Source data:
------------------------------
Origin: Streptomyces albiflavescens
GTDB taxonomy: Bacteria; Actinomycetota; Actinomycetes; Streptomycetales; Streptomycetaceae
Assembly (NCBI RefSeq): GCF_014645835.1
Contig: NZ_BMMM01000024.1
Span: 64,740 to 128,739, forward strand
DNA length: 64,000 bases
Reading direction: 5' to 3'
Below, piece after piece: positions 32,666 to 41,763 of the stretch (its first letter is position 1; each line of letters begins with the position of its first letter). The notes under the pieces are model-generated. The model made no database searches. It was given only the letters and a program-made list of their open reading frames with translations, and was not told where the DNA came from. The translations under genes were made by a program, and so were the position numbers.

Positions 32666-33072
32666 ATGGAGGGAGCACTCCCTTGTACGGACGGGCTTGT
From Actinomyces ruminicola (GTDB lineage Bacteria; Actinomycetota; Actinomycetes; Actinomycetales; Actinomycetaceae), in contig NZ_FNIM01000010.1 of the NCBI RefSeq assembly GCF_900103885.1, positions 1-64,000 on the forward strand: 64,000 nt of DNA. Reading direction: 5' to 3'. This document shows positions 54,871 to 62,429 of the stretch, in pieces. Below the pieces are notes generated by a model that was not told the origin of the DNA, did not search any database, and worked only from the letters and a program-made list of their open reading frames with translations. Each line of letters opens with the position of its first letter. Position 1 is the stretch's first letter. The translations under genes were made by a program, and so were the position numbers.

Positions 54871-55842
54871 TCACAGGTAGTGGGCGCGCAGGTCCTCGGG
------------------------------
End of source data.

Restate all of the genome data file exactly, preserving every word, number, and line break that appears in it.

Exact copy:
Origin: Streptomyces albiflavescens
GTDB taxonomy: Bacteria; Actinomycetota; Actinomycetes; Streptomycetales; Streptomycetaceae
Assembly (NCBI RefSeq): GCF_014645835.1
Contig: NZ_BMMM01000024.1
Span: 64,740 to 128,739, forward strand
DNA length: 64,000 bases
Reading direction: 5' to 3'
Below, piece after piece: positions 32,666 to 41,763 of the stretch (its first letter is position 1; each line of letters begins with the position of its first letter). The notes under the pieces are model-generated. The model made no database searches. It was given only the letters and a program-made list of their open reading frames with translations, and was not told where the DNA came from. The translations under genes were made by a program, and so were the position numbers.

Positions 32666-33072
32666 ATGGAGGGAGCACTCCCTTGTACGGACGGGCTTGT
From Actinomyces ruminicola (GTDB lineage Bacteria; Actinomycetota; Actinomycetes; Actinomycetales; Actinomycetaceae), in contig NZ_FNIM01000010.1 of the NCBI RefSeq assembly GCF_900103885.1, positions 1-64,000 on the forward strand: 64,000 nt of DNA. Reading direction: 5' to 3'. This document shows positions 54,871 to 62,429 of the stretch, in pieces. Below the pieces are notes generated by a model that was not told the origin of the DNA, did not search any database, and worked only from the letters and a program-made list of their open reading frames with translations. Each line of letters opens with the position of its first letter. Position 1 is the stretch's first letter. The translations under genes were made by a program, and so were the position numbers.

Positions 54871-55842
54871 TCACAGGTAGTGGGCGCGCAGGTCCTCGGG